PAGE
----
And then, to my surprise, a young chap who’d been mostly sitting at the same table as me suddenly asked, in English, if I’d like to play. He explained the rules and then coached me through my first few heavy defeats until I got the hang of it and could fend for myself; a decent game called ‘two soldiers, one king’ or some such, involving one player (with the strongest hand) against a team of two, the cards thrown down on the table with a theatrical slapping motion.
He spoke great English and told me he was from Chengdu and a student at Peking University, heading home for the holidays. Then the girl across the aisle leaned over and explained she was also a Peking University student heading home from Beijing to Chengdu to see family… I told her I’d thought the people sitting around her were family and friends, which confused her no end. These people were all strangers who’d only met when they got on the train; the sharing of seats was just the obvious thing to do in the situation, and it was strange to them that I’d taken it to mean they all knew each other. This eminently sensible approach was a far cry from the chaotic scenes at Beijing West, and the contrast was yet another example of China’s tendency to infuriate and fascinate at the same time.
I’m not going to try and make out that the 27 hours I spent on that train from Beijing to Chengdu were some sort of life changing moment or mind-blowing travel experience, or even merely time well spent; fact is, it sucked. It was uncomfortable and (for the most part) extremely tedious, with hardly even any decent scenery to watch (mostly just smog-smothered fields, unbroken for hundreds of kilometres on end), and I arrived in Chengdu completely knackered (I’m sure we all did). You’d have been doing very well to snatch more than two hours sleep in that carriage – the only reason I even managed that was because one of my fellow passengers offered me her window seat in the middle of the night, and that was the only seat I found it possible to sleep in (some lucky people can sleep anywhere, but I’m not one of them); after grabbing a couple of hours I then offered the prime spot to one of the other standers near me. It was that camaraderie, the attitude that we were all in this crappy situation together and should split the discomfort as evenly as possible, that made it bearable; and it was that camaraderie, with the card games and the chit chat, that made it as memorable an experience as it was an uncomfortable one. Still, not one I’d want to repeat.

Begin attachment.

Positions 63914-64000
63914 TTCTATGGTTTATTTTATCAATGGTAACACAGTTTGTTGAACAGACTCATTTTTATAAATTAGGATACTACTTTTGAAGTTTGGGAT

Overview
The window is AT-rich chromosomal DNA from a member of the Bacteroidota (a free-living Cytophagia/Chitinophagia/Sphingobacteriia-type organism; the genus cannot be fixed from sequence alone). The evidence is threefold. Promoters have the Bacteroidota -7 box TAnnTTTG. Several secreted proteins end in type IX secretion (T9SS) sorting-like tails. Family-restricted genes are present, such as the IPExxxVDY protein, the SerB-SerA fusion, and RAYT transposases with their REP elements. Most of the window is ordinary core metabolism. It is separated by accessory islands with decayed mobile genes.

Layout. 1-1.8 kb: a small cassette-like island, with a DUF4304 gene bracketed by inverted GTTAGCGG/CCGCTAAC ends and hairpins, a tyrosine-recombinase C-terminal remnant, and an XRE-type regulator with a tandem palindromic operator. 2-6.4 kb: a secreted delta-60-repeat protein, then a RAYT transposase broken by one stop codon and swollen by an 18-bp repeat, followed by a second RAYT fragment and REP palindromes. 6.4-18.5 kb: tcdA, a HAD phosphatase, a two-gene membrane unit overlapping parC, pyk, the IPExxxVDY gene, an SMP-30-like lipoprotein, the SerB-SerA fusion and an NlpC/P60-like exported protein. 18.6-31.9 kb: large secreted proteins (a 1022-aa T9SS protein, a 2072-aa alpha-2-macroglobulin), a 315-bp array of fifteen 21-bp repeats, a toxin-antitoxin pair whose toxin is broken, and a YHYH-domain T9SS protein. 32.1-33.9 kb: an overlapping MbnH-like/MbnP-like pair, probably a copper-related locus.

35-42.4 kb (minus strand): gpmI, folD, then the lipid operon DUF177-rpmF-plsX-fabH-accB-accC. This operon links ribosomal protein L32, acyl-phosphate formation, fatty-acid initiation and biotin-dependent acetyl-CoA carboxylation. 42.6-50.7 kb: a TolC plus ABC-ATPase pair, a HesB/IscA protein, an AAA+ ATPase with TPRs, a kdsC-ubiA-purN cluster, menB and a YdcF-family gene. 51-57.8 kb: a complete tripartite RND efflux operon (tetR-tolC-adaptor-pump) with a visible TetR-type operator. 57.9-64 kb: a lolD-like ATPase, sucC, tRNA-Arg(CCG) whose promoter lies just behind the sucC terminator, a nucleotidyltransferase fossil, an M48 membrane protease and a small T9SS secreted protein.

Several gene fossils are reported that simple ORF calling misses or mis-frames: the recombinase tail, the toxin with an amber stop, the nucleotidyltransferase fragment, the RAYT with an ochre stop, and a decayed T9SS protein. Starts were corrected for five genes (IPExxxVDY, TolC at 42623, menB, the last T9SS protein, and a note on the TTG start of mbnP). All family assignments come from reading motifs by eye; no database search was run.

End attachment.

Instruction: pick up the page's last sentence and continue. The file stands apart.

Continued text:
With the recent improvements to the rail network in China and high speed rail now reaching most corners of the country (and vastly increasing the overall capacity of the system), there’s no longer any need to endure such a 27-hour train journey across China. That was only 5 years ago, yet you can now get from Beijing to Chengdu in under 8 hours by HSR (though the slow trains do still operate, if you want to save money or just fancy it… still advisable to avoid travel in the peak holiday seasons – just look at this shit show). 8 hours remains a long time to sit on a train of course, and you’ll still have plenty of opportunities to make new friends – when taking the bullet train from Guangzhou to Beijing (8 hours) once I sat next to a footie fanatic, and we agreed to support one another’s teams. As I’m a Leeds United fan and he was a Guangzhou Evergrande fan, that worked out pretty well for me! (a short time later, Evergrande became Asian champions… meanwhile Leeds continue to languish in the English second division)
The breakneck pace of development in China is a remarkable thing to witness; visit just a couple of years apart and you seem to see a decade of progress. A price is paid in environmental issues of course, and some people benefit more while others are left behind, and China can still be a tough place to live and travel; but it is always fascinating, even on a boring 27-hour train ride.
Update: the journey described here was in 2012. Just 5 years later it seems that the card games and socialising are a thing of the past on China’s slow trains, with everyone absorbed in their smartphones. The bullet trains have pretty much been like that since they started, but obviously this is more to do with phone technology than the trains themselves.
If you’re travelling around by China by train, these days it’s easiest to book your train tickets online. You still have to line up to physically show your ID and pick up your tickets, but that’s better than it used to be; if you know your dates you can book multiple journeys in advance and pick all the tickets up at the same time. Unless you have a Chinese residency number you can’t use the official site, so I recommend using 12go Asia*
Make sure to sign up for a VPN service before arriving in China so you can use the internet as normal – see here
For more China posts, click here
See my China overland travel guide here
(*this is an affiliate link i.e. if you use it to book a train ticket, I’ll score a commission; this comes out of their profit margin at no extra cost to you. Thank you in advance should you choose to use this link!)